depict

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References in periodicals archive ?
At a later point, when again comparing historical painters to depicters of common life, that is those who are "set down in our minds for an artist of an inferior class," he pursues a similar line of redress by questioning "whether the quality of thought shewn by the latter may not more than level the distinction which their mere choice of subjects may seem to place between them; or whether in fact, from that very common life a great artist may not extract as deep an interest as another man from that which we are pleased to call history.
At first the speaker seems an omniscient extra-diegetic depicter, not part of the scene he is describing.
Bakker's essay in the 'Pride of Place' catalogue broadens his account of the cityscape to include the influence of Vredeman de Vries and, in keeping with the show's selection of pictures, a multitude of artists better known for working in other genres, such as Hendrick Vroom, the depicter of naval battles.
One novel was republished in 1953, however, and the appearance of the Cairo Trilogy Bayn al-Qasrayn (Between the two palaces), Qasr al-Shawq (Palace of Longing), and Sukkariya (Sugar bowl) in 1957, made him famous throughout the Arab world as a depicter of traditional urban life.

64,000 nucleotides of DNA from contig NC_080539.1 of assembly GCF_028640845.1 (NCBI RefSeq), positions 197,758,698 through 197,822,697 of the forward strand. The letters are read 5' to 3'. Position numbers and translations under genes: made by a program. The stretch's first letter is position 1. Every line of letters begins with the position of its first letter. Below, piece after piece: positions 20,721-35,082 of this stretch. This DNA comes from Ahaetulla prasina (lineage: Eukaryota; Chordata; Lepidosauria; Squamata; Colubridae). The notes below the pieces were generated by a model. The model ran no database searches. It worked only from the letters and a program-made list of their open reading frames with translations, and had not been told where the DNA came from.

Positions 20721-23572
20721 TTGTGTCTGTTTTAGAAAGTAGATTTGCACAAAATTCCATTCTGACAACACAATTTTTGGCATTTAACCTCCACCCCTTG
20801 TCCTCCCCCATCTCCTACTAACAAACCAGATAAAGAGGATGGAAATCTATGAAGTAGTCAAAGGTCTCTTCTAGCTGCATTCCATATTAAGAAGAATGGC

Hughes lists among the characteristics of Rembrandt's work the honest, even vulgar, details of commonplace life, the ability to depict "unvarnished, unedited pain," as in his gory The Blinding of Samson (1636), and a skill as "the supreme depicter of inwardness, of human thought," even in allegorical figures.
a certain subjectivity is essential to poetry of this kind," and the other genres in which "the depicter more or less conceals himself behind what is depicted, and finally altogether disappears" With drama being "the most objective, and in more than one respect the most complete, and also the most difficult, form of poetry" (WI [section] 5i, 248-249).
1) Archer's creator, Ross Macdonald, has mastered every virtue of the authentic Hammett-Chandler tradition (and lost, fortunately, a Chandleresque zest for strained simile which he once affected) and is, moreover, a considerable, serious novelist--possibly the best current depicter in fiction of the people and manners of Southern California.
2) In so far as he is recalled at all, he is best remembered today as the chief depicter of the superficial frivolity of an 'epoque' that seems now as distant and quaint as it was 'belle'.